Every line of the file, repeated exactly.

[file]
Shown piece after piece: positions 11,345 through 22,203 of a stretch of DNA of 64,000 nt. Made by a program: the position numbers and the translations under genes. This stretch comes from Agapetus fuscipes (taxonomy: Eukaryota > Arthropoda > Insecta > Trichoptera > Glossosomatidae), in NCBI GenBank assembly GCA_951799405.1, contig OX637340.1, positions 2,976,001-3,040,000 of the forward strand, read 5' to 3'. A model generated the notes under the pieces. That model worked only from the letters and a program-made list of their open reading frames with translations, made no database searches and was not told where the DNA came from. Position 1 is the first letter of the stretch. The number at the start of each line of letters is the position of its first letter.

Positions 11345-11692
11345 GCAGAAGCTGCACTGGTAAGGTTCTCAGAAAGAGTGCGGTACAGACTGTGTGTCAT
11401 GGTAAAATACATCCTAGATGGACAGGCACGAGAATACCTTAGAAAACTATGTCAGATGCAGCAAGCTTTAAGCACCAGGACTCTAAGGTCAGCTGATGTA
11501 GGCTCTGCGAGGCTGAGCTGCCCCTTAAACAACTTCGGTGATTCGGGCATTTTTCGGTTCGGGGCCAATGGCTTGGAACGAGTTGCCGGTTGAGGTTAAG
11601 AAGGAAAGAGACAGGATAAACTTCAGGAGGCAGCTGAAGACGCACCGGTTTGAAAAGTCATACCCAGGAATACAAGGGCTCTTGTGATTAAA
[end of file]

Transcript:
Shown piece after piece: positions 11,345 through 22,203 of a stretch of DNA of 64,000 nt. Made by a program: the position numbers and the translations under genes. This stretch comes from Agapetus fuscipes (taxonomy: Eukaryota > Arthropoda > Insecta > Trichoptera > Glossosomatidae), in NCBI GenBank assembly GCA_951799405.1, contig OX637340.1, positions 2,976,001-3,040,000 of the forward strand, read 5' to 3'. A model generated the notes under the pieces. That model worked only from the letters and a program-made list of their open reading frames with translations, made no database searches and was not told where the DNA came from. Position 1 is the first letter of the stretch. The number at the start of each line of letters is the position of its first letter.

Positions 11345-11692
11345 GCAGAAGCTGCACTGGTAAGGTTCTCAGAAAGAGTGCGGTACAGACTGTGTGTCAT
11401 GGTAAAATACATCCTAGATGGACAGGCACGAGAATACCTTAGAAAACTATGTCAGATGCAGCAAGCTTTAAGCACCAGGACTCTAAGGTCAGCTGATGTA
11501 GGCTCTGCGAGGCTGAGCTGCCCCTTAAACAACTTCGGTGATTCGGGCATTTTTCGGTTCGGGGCCAATGGCTTGGAACGAGTTGCCGGTTGAGGTTAAG
11601 AAGGAAAGAGACAGGATAAACTTCAGGAGGCAGCTGAAGACGCACCGGTTTGAAAAGTCATACCCAGGAATACAAGGGCTCTTGTGATTAAA